The agency says this increase in THC levels poses a health risk to users by increasing the number of cannabis use disorder cases. Global cannabinoid dependence and withdrawal hospital admissions were reportedly up more than eightfold. The report notes that cannabis accounts for most drug treatment demands in Africa. The report characterizes cannabis as “highly addictive and liable to abuse.”

The report also says rising THC levels have contributed to quadrupled instances of cannabis-related, psychotic-disorder admissions across the world.

Medical Programs Criticized

While the 1961 treaty technically allows for the medical use of cannabis, INCB criticizes the implementation of medical cannabis programs that appears to be aimed at states in the U.S. The report says that these programs have been implemented without due consideration for the regulation provisions of the 1961 Single Convention treaty related to cultivation of cannabis for medical purposes.

The agency seemed particularly concerned with home cultivation of cannabis and the home preparation of cannabis extracts. It claims that self-made preparations could contain toxic levels of pesticides and other poisonous substances. It also said that the lack of knowledge regarding a product’s cannabinoid content “might be dangerous.”

Despite evidence to the contrary, the report also claims that legalization and the consequent increase in demand has actually benefited drug cartels and criminal organizations. It also accuses cannabis producers of seeking to lift limits and regulations for marijuana “with a view to making a commercial profit” at the cost of societal health.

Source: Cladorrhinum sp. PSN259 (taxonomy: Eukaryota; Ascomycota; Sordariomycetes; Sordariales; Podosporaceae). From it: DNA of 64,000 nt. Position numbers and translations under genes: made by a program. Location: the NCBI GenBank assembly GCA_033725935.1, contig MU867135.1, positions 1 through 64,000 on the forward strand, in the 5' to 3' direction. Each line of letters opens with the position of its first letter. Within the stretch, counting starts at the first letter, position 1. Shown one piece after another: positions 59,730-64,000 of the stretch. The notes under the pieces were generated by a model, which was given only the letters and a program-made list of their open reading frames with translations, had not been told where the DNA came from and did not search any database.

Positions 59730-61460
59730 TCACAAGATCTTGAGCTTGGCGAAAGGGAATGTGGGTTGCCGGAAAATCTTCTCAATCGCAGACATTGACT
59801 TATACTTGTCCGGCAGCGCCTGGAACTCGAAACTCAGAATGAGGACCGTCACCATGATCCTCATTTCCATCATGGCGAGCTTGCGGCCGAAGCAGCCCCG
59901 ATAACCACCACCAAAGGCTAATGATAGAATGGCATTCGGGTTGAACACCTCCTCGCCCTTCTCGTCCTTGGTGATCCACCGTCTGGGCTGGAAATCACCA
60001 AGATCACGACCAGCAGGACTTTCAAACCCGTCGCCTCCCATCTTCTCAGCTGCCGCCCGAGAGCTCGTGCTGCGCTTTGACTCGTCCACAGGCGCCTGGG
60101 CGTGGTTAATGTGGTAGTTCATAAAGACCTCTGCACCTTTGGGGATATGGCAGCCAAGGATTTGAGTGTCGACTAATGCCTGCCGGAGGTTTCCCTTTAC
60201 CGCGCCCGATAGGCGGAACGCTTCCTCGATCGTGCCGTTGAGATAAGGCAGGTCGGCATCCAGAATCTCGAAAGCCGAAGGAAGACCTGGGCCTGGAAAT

“This has contributed to the normalization and trivialization of cannabis use and consequently, to reduced perceptions of harm associated with cannabis consumption,” wrote the agency.

The report points out that decriminalization policies can be adopted without violating the treaty. “The ‘decriminalization’ approach, as well as the ‘depenalization’ approach, can be considered consistent with the conventions as far as it respects the obligation to limit the use of drugs to medical and scientific purposes and under the condition that it remains within certain limits set by the conventions,” says the report.

Threat Level

It’s unclear whether this report actually poses a threat for state-level cannabis programs in the U.S.

Although it seems that the report is aiming its criticism at the U.S., it never specifically mentions the nation by name while it addresses the “special issue” that is experienced in federalist countries.

The report all but accuses the U.S. of violating the treaty by allowing states to legalize cannabis. But countries like Canada, Georgia, Malta and Uruguay have fully legalized the drug at the national level—something the U.S. has not done—and the UN does not appear to be taking any action against those countries.